Among the many politically polarizing issues of the day is climate change. A multitude of claims — many unsubstantiated — are made by both the “doom and gloomers” as well as the deniers.

Alan Rotz is an agricultural engineer with the USDA-Agricultural Research Service based in University Park, Pa. He proposes we follow the science when predicting the outcomes of climate change and spoke last week at the World Alfalfa Congress in San Diego, Calif., about the future of alfalfa in a changing environment. His news was not all bad.

“Climate changes are slow and difficult to observe over time,” Rotz said. “Weather varies considerably from day-to-day and year-to-year, which masks the change that is occurring. Only through long-term measurements can we quantify changes in temperature and precipitation.”

Rotz noted that temperatures in the western U.S. have risen by 1°F to 2°F since 1991 while there has been little change in the Southeast. Precipitation patterns are also changing, but the degree of change hinges largely on location. Generally speaking, drier regions are getting drier and wetter regions are getting wetter. The ag engineer noted that extreme rainfall events have increased by about 40% in the northern U.S. while little change has occurred in the Southwest.

The concentration of carbon dioxide (CO2) in the atmosphere has risen by about 30% since 1960, which is mostly attributed to fossil fuel burning. Scientists believe this is the core cause for the changes we are seeing in our climate, as there is a high correlation between global temperature and atmospheric CO2 concentration. Methane gas is also a causative factor, but it does not create the long-term impact seen with CO2.

Changes will vary

To anticipate how alfalfa production might change in future years as a result of climate change, Rotz and his team began by using nine different predictive climate models under a worst-case scenario where fossil fuel consumption continues at its current rate.

The forecasted changes in temperature, precipitation, and crop yield were divided into three periods: recent (1996 to 2015), mid-century (2040 to 2059), and late century (2081 to 2100).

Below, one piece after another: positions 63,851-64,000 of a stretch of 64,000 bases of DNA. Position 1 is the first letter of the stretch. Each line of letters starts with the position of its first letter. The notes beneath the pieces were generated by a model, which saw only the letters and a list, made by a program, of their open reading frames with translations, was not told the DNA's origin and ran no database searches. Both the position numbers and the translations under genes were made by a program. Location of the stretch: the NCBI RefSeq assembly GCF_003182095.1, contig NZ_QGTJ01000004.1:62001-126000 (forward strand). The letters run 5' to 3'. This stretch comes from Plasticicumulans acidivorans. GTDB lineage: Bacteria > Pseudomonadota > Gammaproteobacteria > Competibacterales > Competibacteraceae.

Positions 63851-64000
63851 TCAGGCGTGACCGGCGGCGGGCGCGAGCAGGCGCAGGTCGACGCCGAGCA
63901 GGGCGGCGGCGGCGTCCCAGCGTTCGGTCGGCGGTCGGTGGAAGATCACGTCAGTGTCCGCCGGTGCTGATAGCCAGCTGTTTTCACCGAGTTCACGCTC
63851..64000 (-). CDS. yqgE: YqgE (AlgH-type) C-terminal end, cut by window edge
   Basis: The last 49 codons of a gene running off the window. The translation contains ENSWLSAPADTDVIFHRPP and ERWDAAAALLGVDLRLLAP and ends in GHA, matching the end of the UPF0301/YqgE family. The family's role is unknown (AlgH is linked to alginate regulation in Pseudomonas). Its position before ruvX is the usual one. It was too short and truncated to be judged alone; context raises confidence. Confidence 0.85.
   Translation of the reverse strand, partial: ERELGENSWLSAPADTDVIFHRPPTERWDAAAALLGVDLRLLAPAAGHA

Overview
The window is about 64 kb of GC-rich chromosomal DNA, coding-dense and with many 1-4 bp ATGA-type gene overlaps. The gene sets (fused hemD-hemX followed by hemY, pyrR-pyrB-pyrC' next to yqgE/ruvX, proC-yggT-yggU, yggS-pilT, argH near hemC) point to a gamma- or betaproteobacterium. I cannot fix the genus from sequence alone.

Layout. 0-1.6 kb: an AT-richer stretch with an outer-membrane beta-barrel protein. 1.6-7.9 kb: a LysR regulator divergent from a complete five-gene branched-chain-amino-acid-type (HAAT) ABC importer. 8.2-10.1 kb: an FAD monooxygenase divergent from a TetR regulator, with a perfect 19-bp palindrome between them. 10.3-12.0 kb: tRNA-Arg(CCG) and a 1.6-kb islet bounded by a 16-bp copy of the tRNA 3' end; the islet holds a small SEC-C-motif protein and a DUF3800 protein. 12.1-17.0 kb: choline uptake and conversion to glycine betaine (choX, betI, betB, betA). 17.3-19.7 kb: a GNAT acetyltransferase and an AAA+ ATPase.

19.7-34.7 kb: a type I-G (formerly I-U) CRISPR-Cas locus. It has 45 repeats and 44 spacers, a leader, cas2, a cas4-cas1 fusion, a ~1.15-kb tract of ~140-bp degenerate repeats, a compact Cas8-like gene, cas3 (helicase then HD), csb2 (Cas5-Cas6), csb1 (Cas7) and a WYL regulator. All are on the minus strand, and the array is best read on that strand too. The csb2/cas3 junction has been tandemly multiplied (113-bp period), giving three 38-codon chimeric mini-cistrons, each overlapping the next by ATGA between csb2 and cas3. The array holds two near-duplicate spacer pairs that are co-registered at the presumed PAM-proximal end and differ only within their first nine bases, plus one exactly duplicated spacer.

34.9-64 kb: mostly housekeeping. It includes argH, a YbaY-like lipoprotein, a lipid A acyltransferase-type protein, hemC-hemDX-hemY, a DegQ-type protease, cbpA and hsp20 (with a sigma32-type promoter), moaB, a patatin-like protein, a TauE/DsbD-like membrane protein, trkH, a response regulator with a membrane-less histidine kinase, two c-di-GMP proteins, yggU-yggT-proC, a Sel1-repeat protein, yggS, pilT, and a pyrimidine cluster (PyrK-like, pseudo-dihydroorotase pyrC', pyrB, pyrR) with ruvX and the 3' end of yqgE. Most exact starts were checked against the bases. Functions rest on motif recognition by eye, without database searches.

“Based upon the current rate of greenhouse gas emissions, average annual temperatures are predicted to increase by 3°F to 4°F by mid-century and 8°F to 10°F by the end of the century,” Rotz said. “In general, temperature increases are a little greater in more Northern locations relative to Southern locations. Of course, the temperature rise might slow by mid-century if we reduce our current level of fossil fuel use.”

Annual precipitation is projected to have little change in the dry Western regions, but the predicted changes in precipitation for California show up to a 25% boost during the winter season with only small changes during the rest of the year. Higher precipitation is expected in the wetter Eastern regions. Precipitation patterns will also vary throughout the year, depending on location.

“Precipitation patterns and amounts don’t tell the complete story,” Rotz noted. “With higher temperatures, evapotranspiration from the crop will also increase. In the drier regions, there is a projected annual deficit of 2 to 4 inches of water by mid-century. In the wetter Eastern regions, there is projected to be a small rise in available water. Since most of the increase in precipitation occurs in the winter and spring periods, and the majority of evapotranspiration occurs in the summer, summers will get drier,” he added.

Alfalfa yields will benefit

Rotz said that atmospheric and climate changes will have varying effects on forage production. “An important benefit comes from the increasing CO2 levels in the atmosphere,” he noted. “More available CO2 stimulates the growth of most forage crops, including alfalfa.”

Rising temperatures also extends the growing season, particularly in the Northern regions, by possibly allowing for more harvests per year. Rotz said that changes in precipitation patterns will affect the field curing and harvest of alfalfa in some areas, but this is not anticipated to have much impact since most of the additional precipitation occurs outside the harvest season.

Scientists are able to link crop and global climate models to study predicted impacts on crop production. Rotz used the Integrated Farm System Model to simulate alfalfa growth and harvest under weather patterns predicted by each of the nine climate models.

He found that harvested alfalfa yields will likely rise in each of the states modeled by mid-century, with less change during the remainder of the century (see Figure 1). This yield improvement comes primarily from what Rotz calls “carbon fertilization,” or the rise in atmospheric CO2. For Northern locations, the longer growing season will also allow for an extra alfalfa cutting, which further boosts yield potential.

Figure 1. Recent and predicted future alfalfa yields based on anticipated climate change at selected locations.

“These projections are based upon the assumption that adequate irrigation water will be available to support the higher yields in the Western regions,” Rotz noted. “That is probably wishful thinking. If irrigation water becomes more restricted, the loss of production may be substantial.”

Of course, changes in temperature and rainfall can also impact other aspects of crop production. Rotz said that milder winters, longer growing seasons, and higher atmospheric CO2 will benefit weed growth. Also, we can expect added pressure from insects and diseases in warmer and wetter conditions. The unknown impact of these pests was not considered in the prediction of future alfalfa yields.